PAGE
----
A while ago I damaged my old tablet and got a Remarkable 2 as replacement. One of the use-cases for my old tablet was reading science papers. The remarkable can read PDFs and EPUB files and with a 10.3” screen it’s one of the larger eink devices on the market.
Computer science papers often use a 2-column layout, small font and large margins. It’s possible to read, but despite the screen size it wasn’t the most pleasant experience. It would be more convenient if we could re-arrange and re-flow the text.
Turns out we can.
k2pdfopt is a tool that optimizes PDF or DJVU files for e-readers like a Kindle. It detects multi-column layouts, re-arranges them and re-flows text to fit onto an e-reader. It does exactly what I wanted. After some fiddling with the settings it turned this:
k2pdfopt settings ¶
k2pdfopt comes with some presets for devices like the Kindle, but it doesn’t contain any for the Remarkable. I spent some time testing various width, height and margin settings and ended up with the following:
k2pdfopt \ -h 1940 \ -w 1402 \ -omt 0.25cm \ -omb 0.5cm \ -fc- \ -y \ -x \ -n \ -o /tmp/memex/output.pdf \ /tmp/memex/input.pdf
You can find an explanation of the options in the Command-line options page.
Non interactive mode ¶
k2pdfopt by default starts in an interactive mode. It took me a while to figure out, but to prevent that, all you have to do is send it something on its standard input:
echo "" | k2pdfopt [...]
Swallowed pages ¶
With some PDFs I encountered a weird behavior: k2pdfopt trimmed a couple of pages off the end of the document. A seven page document would end after only five. I first thought this might be an issue with the processing logic, but even a 1:1 copy operation trimmed the document. Based on the interactive output of the command, it seemed as if Ghostscript didn’t deliver the full input.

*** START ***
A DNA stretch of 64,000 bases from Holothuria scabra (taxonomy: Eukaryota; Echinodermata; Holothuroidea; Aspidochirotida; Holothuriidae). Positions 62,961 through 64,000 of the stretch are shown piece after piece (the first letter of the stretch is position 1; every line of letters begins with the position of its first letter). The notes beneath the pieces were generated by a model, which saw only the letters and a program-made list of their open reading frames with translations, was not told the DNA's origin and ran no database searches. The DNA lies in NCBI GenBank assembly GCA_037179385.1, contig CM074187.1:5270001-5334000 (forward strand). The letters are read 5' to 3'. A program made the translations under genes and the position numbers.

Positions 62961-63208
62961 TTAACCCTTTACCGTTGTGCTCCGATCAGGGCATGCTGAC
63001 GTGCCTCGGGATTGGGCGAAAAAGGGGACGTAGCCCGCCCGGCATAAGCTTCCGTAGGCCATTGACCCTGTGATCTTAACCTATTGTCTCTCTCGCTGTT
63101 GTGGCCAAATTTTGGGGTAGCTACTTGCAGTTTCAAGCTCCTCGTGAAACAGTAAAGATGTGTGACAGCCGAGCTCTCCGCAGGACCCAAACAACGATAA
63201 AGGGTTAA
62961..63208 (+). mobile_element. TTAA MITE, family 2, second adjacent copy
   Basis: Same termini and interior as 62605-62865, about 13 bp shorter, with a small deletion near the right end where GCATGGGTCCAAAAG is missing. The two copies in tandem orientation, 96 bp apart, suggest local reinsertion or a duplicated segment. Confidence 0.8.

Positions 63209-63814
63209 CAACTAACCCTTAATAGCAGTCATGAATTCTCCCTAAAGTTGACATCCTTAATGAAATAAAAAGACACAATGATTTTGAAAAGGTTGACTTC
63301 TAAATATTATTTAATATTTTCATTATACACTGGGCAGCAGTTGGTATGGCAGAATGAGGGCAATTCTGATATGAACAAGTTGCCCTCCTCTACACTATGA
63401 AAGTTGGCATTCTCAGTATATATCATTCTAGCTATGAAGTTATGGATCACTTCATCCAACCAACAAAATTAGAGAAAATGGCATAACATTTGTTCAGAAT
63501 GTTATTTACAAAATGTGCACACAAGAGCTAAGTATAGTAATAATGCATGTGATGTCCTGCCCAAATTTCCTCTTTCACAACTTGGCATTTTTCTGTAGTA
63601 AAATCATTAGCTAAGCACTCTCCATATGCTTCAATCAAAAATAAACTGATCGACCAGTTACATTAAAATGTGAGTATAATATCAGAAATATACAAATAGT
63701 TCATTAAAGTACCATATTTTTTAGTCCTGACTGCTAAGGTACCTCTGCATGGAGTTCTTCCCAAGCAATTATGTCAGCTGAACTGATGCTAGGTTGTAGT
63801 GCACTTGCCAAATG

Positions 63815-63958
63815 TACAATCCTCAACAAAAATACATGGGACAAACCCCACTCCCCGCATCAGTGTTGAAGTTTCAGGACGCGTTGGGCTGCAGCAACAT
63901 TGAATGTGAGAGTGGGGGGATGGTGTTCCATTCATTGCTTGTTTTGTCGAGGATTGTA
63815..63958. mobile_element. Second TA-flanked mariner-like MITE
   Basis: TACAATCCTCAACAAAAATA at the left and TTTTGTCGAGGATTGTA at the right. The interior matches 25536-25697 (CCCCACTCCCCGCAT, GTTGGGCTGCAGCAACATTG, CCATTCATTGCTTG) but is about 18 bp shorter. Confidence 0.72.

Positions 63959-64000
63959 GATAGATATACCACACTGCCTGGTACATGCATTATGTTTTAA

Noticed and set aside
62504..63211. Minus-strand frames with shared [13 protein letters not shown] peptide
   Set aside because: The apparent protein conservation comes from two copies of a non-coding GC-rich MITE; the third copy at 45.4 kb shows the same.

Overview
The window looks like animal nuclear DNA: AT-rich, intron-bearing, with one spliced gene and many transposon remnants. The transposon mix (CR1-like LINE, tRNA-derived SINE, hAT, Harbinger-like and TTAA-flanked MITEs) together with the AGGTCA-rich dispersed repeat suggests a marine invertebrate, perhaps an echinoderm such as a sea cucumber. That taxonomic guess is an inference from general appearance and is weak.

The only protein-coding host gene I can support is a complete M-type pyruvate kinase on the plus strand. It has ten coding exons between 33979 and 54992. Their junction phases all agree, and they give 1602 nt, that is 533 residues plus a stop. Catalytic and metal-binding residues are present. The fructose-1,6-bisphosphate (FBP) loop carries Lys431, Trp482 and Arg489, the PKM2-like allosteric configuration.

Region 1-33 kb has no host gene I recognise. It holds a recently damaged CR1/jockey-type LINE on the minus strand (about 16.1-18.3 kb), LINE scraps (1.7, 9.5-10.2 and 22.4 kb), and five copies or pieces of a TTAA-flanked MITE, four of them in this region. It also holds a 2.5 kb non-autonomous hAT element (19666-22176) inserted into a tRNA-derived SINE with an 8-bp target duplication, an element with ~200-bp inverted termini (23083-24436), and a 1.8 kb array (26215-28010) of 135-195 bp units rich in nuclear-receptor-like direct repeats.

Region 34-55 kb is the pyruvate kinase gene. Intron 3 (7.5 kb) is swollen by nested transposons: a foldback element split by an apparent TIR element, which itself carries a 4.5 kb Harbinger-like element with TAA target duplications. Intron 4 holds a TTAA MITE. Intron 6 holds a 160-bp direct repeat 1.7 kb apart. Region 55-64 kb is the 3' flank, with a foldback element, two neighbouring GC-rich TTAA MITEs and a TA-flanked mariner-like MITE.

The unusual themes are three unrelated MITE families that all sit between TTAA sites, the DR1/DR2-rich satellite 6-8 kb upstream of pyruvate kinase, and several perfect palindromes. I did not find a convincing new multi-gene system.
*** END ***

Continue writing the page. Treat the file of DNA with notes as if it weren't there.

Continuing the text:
I discovered in the settings that k2pdfopt can either use MUPDF or Ghostscript as backend for PDF processing. I had first installed
k2pdfopt from AUR. This package applied custom patches to disable MUPDF and instead links against Ghostscript.
Suspecting that Ghostscript may be the culprit, I replaced the package from AUR with a pre-built binary from the k2pdfopt download page. And indeed, using the pre-built binary solved the problem.
Sending the PDF to Remarkable ¶
How do we get the processed PDF onto the Remarkable? Some helpful people worked out how parts of the Remarkable cloud API work and created rmapi. A command-line tool that allows us to send files to the device. The first time you use it, it prompts for login credentials. After that you can send around files like this:
rmapi put /tmp/memex/output.pdf
Wrap Up ¶